In 1929, as a faculty member at Oxford University, he met fellow colleague and equally-noted author, J. R. R. Tolkien, who persuaded Lewis to be fully converted to Christianity. Lewis recorded in his autobiography, Surprised by Joy, “That which I greatly feared had at last come upon me. In the Trinity Term of 1929 I gave in, and admitted that God was God, and knelt and prayed: perhaps, that night, the most dejected and reluctant convert in all England.”

Since his conversion to theism at the age of 33, Lewis committed himself to the Church of England he became not just a defender of his Anglican faith, but of all Christianity. James Sire wrote “C. S. Lewis was a man with wide interests, a man who wrote with distinction in many fields – literary history, philology, criticism, Christian apologetics, science fiction, myth, poetry, and children’s literature. His readers are thus drawn from many walks of life.” Sire said that Lewis could be serious without being sentimental, he could be a genuine Christian without being trapped by religious piety, he could enjoy without the sole seeking of enjoyment, and he was willing to advise without becoming a professional advisor. Because of his broad perspectives and conversion from atheism to theism, Lewis was uniquely equipped to defend Christianity from naysayers because he was once a naysayer himself. His teachings and essays ranged from the Savior’s atoning sacrifice to the importance of motherhood. Hence the reason why many LDS leaders quote him so generously.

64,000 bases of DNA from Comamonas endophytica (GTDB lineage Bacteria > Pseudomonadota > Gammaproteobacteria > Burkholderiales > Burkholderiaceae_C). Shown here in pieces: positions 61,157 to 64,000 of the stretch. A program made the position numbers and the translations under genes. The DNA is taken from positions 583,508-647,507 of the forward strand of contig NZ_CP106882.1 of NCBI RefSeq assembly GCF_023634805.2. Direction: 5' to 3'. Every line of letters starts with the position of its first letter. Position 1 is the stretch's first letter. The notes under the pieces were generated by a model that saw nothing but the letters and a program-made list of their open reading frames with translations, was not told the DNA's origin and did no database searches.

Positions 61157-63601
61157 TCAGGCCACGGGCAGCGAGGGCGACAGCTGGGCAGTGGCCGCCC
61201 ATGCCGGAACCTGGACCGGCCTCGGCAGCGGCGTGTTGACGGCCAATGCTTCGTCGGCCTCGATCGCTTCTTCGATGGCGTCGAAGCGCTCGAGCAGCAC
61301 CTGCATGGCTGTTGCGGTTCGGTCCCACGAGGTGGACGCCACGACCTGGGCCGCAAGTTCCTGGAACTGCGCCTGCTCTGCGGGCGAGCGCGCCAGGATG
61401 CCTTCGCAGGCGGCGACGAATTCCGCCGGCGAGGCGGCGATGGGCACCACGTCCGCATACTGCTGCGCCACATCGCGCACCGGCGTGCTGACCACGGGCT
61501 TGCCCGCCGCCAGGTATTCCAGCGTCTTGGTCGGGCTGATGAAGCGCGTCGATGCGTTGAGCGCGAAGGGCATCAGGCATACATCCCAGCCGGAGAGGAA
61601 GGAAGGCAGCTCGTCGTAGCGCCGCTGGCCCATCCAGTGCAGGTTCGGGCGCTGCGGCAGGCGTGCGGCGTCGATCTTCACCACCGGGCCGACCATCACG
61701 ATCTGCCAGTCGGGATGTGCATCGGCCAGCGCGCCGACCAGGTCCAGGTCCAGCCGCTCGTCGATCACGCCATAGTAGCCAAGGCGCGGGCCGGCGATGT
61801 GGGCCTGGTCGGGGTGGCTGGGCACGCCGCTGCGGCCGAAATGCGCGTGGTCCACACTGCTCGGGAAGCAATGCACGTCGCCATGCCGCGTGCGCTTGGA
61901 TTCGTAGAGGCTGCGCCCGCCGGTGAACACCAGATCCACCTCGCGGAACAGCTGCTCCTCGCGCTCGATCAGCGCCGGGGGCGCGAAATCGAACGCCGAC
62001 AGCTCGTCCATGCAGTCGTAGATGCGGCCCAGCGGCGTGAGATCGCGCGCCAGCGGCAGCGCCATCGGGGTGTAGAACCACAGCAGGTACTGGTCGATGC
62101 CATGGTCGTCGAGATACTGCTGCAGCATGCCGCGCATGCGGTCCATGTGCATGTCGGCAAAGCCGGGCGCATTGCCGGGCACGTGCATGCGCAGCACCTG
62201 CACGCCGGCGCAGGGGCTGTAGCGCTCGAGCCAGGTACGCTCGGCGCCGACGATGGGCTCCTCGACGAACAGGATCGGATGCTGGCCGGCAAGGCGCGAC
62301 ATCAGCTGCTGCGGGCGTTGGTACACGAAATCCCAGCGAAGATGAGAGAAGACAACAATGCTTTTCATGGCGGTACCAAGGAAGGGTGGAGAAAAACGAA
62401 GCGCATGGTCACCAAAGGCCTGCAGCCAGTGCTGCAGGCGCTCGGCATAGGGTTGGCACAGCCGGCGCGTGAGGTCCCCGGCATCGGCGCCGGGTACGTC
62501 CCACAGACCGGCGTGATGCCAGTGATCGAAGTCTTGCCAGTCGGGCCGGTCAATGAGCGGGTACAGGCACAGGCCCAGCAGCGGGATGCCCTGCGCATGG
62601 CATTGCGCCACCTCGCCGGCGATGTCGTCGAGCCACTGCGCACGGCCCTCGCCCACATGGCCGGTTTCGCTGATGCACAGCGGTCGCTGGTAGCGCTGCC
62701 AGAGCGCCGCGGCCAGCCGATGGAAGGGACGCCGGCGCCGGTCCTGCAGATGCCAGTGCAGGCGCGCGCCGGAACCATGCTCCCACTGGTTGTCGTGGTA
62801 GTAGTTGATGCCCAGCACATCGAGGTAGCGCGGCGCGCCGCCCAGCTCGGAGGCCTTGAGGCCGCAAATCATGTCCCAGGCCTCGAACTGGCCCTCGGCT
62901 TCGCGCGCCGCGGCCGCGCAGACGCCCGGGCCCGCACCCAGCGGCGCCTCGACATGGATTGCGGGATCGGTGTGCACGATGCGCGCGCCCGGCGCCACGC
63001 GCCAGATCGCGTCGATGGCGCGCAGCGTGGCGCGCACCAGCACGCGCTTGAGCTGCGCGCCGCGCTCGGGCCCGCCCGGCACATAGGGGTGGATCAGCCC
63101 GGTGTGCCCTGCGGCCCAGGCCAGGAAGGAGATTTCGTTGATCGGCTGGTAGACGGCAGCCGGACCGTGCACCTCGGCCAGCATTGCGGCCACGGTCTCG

Jannalee Rosner, in her article for LDS Living, gives three insights into Lewis’s popularity among Latter-day Saint authors, leaders, and scholars. First, Lewis helps us with missionary work and Sunday School comments. Second, his ideas are related to Mormon doctrine. And third, he tells great stories and parables.

President Ezra Taft Benson gave a still-oft quoted talk in April General Conference of 1989 entitled, “Beware of Pride”, where he quotes Lewis, who said, “Pride gets no pleasure out of having something, only out of having more of it than the next man.” The first general authority to quote from the renowned British author was Elder Paul H. Dunn of the Seventy in 1977, who gave a talk entitled “We Have Been There All the Time” where he advised members of the church to give special attention to relationships with loved ones, family, and friends. He quoted Lewis’s words: “Take care. It is so easy to break eggs without making omelets.” From that point on, general authorities have been using Lewis’s profound insight to enhance their messages

Family: Central Theme of the Fast and Furious Franchise

By Toni Yee

Family is the heart of Mormon theology.  Eternal family, extended family, – it comes in many forms.  But, rarely do we consider fast car families. The “Fast and Furious” movie franchise, however, maintains its core family theme through the recent installment “Fate of the Furious.” Fancy cars and drag racing are only part of the story. Family lends support, and can be drawn on by anyone in the most unusual circumstances . Even the urban race culture.

According to Michelle Rodriguez (Letty), a franchise star, the family theme fate-of-the-furious-filming-locations-jagcan be traced back to Dominic Toretto (Vin Diesel) Vin Diesel. “It’s something that came out of Vin’s mouth where he didn’t like the line that was there. At the end of the day, the movie is all about family.”  Throughout the 16 years of furious movies, one little ad-lib by Diesel established the idea that anchored the franchise. Your upbringing makes no difference. It doesn’t matter if your childhood was stable. If you’re willing to search, family can be found in many forms, just like the urban one in “Fate of the Furious.”  The premise is that humans are inherently drawn to family, and it doesn’t have to be traditional.